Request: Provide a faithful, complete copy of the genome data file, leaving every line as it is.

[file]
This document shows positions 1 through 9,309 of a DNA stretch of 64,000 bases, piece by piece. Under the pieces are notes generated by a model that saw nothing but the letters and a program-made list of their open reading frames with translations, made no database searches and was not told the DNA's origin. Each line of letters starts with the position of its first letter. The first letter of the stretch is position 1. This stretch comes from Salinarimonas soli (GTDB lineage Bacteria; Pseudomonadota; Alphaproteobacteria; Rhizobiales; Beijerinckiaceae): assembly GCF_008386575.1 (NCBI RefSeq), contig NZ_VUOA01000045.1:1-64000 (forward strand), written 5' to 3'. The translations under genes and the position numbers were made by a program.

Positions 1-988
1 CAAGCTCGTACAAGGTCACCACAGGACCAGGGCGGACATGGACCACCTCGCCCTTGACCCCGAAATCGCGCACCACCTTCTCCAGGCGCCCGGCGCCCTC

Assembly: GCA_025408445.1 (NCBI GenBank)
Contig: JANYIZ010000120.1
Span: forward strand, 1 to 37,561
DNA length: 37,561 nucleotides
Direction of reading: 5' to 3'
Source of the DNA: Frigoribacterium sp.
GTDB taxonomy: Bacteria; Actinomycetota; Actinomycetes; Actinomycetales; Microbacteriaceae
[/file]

This document shows positions 1 through 9,309 of a DNA stretch of 64,000 bases, piece by piece. Under the pieces are notes generated by a model that saw nothing but the letters and a program-made list of their open reading frames with translations, made no database searches and was not told the DNA's origin. Each line of letters starts with the position of its first letter. The first letter of the stretch is position 1. This stretch comes from Salinarimonas soli (GTDB lineage Bacteria; Pseudomonadota; Alphaproteobacteria; Rhizobiales; Beijerinckiaceae): assembly GCF_008386575.1 (NCBI RefSeq), contig NZ_VUOA01000045.1:1-64000 (forward strand), written 5' to 3'. The translations under genes and the position numbers were made by a program.

Positions 1-988
1 CAAGCTCGTACAAGGTCACCACAGGACCAGGGCGGACATGGACCACCTCGCCCTTGACCCCGAAATCGCGCACCACCTTCTCCAGGCGCCCGGCGCCCTC

Assembly: GCA_025408445.1 (NCBI GenBank)
Contig: JANYIZ010000120.1
Span: forward strand, 1 to 37,561
DNA length: 37,561 nucleotides
Direction of reading: 5' to 3'
Source of the DNA: Frigoribacterium sp.
GTDB taxonomy: Bacteria; Actinomycetota; Actinomycetes; Actinomycetales; Microbacteriaceae